Photo by Pixabay/adrianogadini
Once your spoil is prepared (Growing Gourmet Garlic: Planting Part 3 – When to Plant and Soil Preparation) choose a likely day for planting, and crack your bulbs accordingly. Bulbs of gourmet garlic should not be broken apart (or “cracked”) until one or two days before planting. We crack ours on the day of planting whenever possible. Cloves begin to deteriorate once separated from the root plate, so leaving the bulbs whole until the last minute keeps the cloves in optimal condition.
Bulbs can be separated mechanically or by hand. At Calling Quail, we crack thousands of pounds of garlic each fall. To make the process more efficient, we have a dedicated “cracking” machine, composed of two large adjustable rollers that gently squeeze the bulbs apart. This process does not separate each individual clove, but it does break the bulbs into halves and quarters. The remaining pieces are then cracked by hand.
Softneck cultivars are cracked with relative ease. They possess multiple rows of cloves and lack the central stem of hardneck varieties, both of which aid the cracking process. To crack a softneck cultivar, hold the bulb in one hand while applying gentle downward pressure with the thumb of your other hand to the outer layers of skin. Once the skin has been removed, the exposed outer layer of cloves are easily removed from the rest of the bulb. Repeat this process on the inner layers of cloves until all have been separated.
Hardneck cultivars are more difficult to pop, due to the woody stalk. To crack, carefully break the skin around the top of the cloves and down one side of the bulb. Grip the bulb with one hand, and insert the thumb of the other between two of the cloves or, at the very least, get a good grip of both sides of the bulb. Apply a gentle pressure, twisting slightly if required, and pull the bulb in half. Holding the stem along with one of the halves while cracking will provide you with greater leverage, making the process easier.
While cracking your garlic, examine each clove to separate good planting stock from bad. Check each clove for signs of mold, disease, or damage, and discard these cloves. Cloves should also be firm and relatively plump. The skins on each individual clove need not be intact, but extra care must be taken with skinless cloves while you are planting, since the lack of outer skin makes them more vulnerable to damage.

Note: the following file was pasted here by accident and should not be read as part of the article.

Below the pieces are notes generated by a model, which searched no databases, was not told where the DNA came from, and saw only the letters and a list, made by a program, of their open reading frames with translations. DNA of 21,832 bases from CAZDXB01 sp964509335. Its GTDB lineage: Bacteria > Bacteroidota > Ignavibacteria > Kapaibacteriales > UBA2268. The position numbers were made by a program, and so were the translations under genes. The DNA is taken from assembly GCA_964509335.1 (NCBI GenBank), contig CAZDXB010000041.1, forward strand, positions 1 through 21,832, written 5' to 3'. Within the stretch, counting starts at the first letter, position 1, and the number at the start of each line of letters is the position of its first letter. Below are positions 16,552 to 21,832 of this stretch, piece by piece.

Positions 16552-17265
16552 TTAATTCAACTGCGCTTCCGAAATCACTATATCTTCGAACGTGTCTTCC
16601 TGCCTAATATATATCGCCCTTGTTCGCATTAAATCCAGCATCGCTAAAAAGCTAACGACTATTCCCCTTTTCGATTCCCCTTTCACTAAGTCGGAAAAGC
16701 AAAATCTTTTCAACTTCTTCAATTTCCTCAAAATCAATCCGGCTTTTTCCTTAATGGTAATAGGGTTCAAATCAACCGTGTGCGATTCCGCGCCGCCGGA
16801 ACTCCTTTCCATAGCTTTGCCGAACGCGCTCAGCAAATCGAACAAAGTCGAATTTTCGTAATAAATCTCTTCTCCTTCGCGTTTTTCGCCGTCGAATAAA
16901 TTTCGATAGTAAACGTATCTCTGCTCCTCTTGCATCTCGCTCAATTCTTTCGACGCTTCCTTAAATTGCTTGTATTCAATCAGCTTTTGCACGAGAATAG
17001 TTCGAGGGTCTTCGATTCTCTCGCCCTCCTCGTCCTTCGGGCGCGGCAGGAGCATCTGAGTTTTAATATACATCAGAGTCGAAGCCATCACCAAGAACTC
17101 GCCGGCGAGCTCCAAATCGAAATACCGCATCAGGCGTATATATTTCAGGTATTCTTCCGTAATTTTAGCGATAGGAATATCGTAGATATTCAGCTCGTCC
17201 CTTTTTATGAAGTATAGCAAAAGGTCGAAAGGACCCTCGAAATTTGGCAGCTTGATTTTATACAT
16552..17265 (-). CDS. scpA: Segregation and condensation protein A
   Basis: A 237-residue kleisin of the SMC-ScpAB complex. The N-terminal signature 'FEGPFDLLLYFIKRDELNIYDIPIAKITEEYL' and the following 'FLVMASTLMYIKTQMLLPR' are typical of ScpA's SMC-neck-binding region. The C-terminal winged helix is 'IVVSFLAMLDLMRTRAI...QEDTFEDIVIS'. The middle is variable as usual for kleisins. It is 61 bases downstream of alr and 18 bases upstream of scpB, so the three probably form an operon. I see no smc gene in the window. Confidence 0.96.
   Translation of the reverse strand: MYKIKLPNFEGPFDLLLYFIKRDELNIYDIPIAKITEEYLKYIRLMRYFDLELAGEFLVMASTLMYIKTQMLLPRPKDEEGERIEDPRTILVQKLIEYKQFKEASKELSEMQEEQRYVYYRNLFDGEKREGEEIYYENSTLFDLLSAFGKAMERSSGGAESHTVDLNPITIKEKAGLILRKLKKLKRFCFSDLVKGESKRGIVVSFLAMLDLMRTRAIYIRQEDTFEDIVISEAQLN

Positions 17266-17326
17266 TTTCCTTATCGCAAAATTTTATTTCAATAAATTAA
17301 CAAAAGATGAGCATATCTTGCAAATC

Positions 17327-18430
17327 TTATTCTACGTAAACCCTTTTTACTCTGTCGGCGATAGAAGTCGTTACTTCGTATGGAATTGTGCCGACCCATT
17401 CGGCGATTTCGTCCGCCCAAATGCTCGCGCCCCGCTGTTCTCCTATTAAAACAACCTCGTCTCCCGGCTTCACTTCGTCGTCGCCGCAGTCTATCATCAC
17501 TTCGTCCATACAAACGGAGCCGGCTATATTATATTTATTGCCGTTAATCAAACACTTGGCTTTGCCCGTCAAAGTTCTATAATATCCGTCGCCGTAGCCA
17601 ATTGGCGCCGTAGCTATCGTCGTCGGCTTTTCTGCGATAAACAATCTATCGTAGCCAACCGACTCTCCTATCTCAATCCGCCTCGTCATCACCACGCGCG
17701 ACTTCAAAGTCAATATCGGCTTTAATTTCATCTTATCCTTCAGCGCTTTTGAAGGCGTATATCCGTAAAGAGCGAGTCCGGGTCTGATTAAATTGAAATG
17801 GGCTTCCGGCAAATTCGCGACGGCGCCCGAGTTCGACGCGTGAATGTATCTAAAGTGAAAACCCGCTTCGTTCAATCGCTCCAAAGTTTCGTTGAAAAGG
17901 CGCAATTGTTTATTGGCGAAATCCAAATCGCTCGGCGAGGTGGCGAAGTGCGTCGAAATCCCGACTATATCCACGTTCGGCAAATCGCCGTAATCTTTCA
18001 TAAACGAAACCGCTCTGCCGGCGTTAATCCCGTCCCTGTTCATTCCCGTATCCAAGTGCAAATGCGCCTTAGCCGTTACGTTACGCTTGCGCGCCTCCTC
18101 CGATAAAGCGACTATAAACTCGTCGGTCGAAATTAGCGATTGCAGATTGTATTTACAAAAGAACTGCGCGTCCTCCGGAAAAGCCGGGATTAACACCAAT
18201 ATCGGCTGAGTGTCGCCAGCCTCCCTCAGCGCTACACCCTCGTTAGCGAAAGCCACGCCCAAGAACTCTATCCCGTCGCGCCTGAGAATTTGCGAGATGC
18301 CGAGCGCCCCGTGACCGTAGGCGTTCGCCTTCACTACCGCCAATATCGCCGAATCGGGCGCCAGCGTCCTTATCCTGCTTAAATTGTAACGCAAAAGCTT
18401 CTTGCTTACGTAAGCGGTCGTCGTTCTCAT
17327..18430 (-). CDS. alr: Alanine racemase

Examine the base of each clove to determine whether or not the basal plate (the small brown crater at the bottom of each clove) is still intact. As this small plate is where the roots and leaves originate, it needs to be in good condition to produce a robust root system. If only a small piece of the plate is missing the clove can still be planted because the prolific growth of the roots will often compensate for its absence. Keep in mind, however, that missing portions of plates expose the clove flesh to bacteria that may be present in the soil.
When planting certain Rocambole cultivars, such as Russian Red, you will come across a significant number of double cloves – two cloves in the same skin which have not fully separated. Planted whole, double cloves will produce two plants that grow against each other resulting in full, but often misshapen, bulbs. If you are planting gourmet garlic for your own consumption these malformed bulbs are not an issue, since they taste just as delicious as those perfectly formed. On the other hand, if you are planning to market your garlic, the double cloves should be separated or eaten. Successful separation is difficult when the double clove is not completely divided. If you cannot split the joined cloves without damaging the flesh, put the cloves aside for another use.
If you are planning to plant your cloves in sections based on size, separate them accordingly while cracking the bulbs. For most cultivars we have a series of buckets; one each for the larger cloves, the smaller cloves, and the determined doubles, one for the damaged cloves for eating, and a last container for any too compromised by damage or previously unnoticed disease that will be discarded. Any moldy or diseased garlic we burn to prevent contamination of our other stock. Once your garlic is separated, store the cloves as you did the bulbs.
Want to read the other parts in this series? Check out: